Anyway, what Schmidt was paid pales in comparison to the total amounts paid to the companies of other co-founders. The chart below shows what the companies of Reed Galen, Ron Steslow, and Mike Madrid were paid from the time the PAC was founded in late 2019 through January 2021, including both operating expenditures and independent expenditures (IEs, monies spent supporting or opposing a particular candidate).
Lincoln Project expenditures to companies associated with co-founders. Data: https://www.fec.gov/data/committee/C00725820/?tab=summary&cycle=2022
Two companies associated with Reed Galen, Summit Strategic Communications and Ashton Media (Galen is listed as the company’s contact on two Ohio media buys; interestingly Horn is listed as an advisor or board member to the Lincoln Project on both forms) received a stunning $42,447,758.28 in disbursements from the Lincoln Project.
Whether one includes the $110,000 paid to Horn or not, more than 80 percent of the PAC’s disbursements were made to companies controlled by co-founders. I was unable to find any disbursements to a company controlled by Rick Wilson or to him personally, but would be surprised if he wasn’t paid through another entity. It doesn’t seem plausible that he did all of that work for free.
Also cashing in was Senior Advisor Kurt Bardella, who joined the team in July 2020. While he was personally paid $70,000 in consulting fees, his company Endeavor Strategy Communications was paid $30,000 for “media booking services” and $470,439 for IE digital advertising against Donald Trump, David Perdue, and Kelly Loeffler.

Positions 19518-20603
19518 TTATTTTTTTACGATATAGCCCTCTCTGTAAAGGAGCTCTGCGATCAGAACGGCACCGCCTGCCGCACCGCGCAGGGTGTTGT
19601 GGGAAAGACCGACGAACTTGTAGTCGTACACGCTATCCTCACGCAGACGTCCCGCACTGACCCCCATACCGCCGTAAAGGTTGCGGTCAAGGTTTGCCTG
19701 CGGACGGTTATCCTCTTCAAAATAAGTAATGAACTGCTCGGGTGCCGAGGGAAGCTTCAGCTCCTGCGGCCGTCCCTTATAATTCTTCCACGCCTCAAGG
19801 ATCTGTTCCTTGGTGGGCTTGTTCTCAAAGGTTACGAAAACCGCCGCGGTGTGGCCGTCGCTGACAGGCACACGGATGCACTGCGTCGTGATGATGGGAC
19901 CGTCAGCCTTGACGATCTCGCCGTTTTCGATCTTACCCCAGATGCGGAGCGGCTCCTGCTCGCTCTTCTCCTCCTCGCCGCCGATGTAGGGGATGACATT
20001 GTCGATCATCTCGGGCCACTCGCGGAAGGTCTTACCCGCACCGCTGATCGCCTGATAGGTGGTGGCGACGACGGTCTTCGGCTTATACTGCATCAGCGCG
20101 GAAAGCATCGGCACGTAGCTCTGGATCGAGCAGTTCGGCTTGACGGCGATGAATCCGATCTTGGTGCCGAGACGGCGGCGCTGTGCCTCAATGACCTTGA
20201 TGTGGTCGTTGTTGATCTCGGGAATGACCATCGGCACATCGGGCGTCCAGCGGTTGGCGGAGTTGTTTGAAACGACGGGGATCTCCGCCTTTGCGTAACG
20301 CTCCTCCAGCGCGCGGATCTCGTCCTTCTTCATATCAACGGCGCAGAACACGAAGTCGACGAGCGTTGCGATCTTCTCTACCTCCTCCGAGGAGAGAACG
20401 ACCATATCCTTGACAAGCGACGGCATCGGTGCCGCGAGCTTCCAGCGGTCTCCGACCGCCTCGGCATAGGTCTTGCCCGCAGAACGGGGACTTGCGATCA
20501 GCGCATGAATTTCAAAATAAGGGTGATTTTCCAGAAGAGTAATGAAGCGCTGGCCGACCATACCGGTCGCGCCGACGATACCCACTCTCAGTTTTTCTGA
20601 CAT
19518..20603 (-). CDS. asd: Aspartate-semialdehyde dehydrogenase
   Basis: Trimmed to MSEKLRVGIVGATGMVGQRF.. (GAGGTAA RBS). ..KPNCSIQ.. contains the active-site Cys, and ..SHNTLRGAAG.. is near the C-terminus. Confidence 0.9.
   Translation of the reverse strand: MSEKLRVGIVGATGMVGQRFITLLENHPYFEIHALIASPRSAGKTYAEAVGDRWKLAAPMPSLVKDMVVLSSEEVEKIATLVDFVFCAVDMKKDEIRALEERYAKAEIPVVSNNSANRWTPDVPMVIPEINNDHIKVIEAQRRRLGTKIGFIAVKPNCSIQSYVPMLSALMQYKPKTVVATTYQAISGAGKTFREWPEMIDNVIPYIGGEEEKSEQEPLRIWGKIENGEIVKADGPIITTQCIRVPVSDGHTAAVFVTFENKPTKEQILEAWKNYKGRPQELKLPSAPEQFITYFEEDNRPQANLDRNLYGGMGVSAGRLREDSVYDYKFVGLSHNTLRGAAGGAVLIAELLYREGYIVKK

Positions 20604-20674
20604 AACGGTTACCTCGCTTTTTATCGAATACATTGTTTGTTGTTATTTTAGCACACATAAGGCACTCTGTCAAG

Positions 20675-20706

The $10,000 monthly retainer paid to Horn was the same amount paid to numerous consultants with far less political experience or credibility among the Never Trump ranks, many of whom are also Democrat activist/staffers. One communications consultant, Keith Edwards, was paid $20,000 a month from July through January (with the exception of November) through his company, Thats Good Media.
With all of those figures in mind, Horn’s request isn’t so out-there. In her statement Horn didn’t bring up any money/contract issues and didn’t slam the Lincoln Project; she only condemned (correctly) John Weaver. So why did the Lincoln Project and Schmidt personally immediately attack Horn and essentially accuse her of being a grifter? They didn’t condemn Weaver for weeks.
Well, according to Tara Setmayer, a Senior Advisor to the Lincoln Project, Horn brought it upon herself.
Given Jennifer’s unfortunate statement to the NYT, it was necessary to be fully transparent about what actually transpired. Everything in our statement is factual and backed up.
— Tara Setmayer (@TaraSetmayer) February 6, 2021
Horn’s “unfortunate statement to the NYT”? In re-reading her statement one sentence stood out as possibly being considered “unfortunate” by the remaining members.
It is clear at this point that my views about how the Lincoln Project’s efforts are managed, and the best way to move the Lincoln Project forward into the future in the wake of these awful events, have diverged.
Perhaps Horn was dismayed at the amount of money paid to the companies of co-founders and senior advisors. Perhaps Horn wasn’t pleased that it took the Lincoln Project weeks to even vaguely address the allegations against John Weaver even though Schmidt admitted that Lincoln Project execs heard “chatter” during the summer of 2020 that Weaver might be involved with men. Perhaps Horn wasn’t happy with the group’s response over the past week, after the New York Times published what can only be described as a bombshell story, reporting that 21 men had come forward – with receipts – with stories of Weaver attempting to seduce them and offering jobs (including at the Lincoln Project) for sex.
Who knows. But judging by the swift response that seems designed to intimidate, there’s probably a lot more to the story.
(NOTE: This article has been updated to reflect that Jennifer Horn was listed as an advisor or board member to the Lincoln Project on media buys requested by Ashton Media, and not as an advisor or board member of Ashton Media.)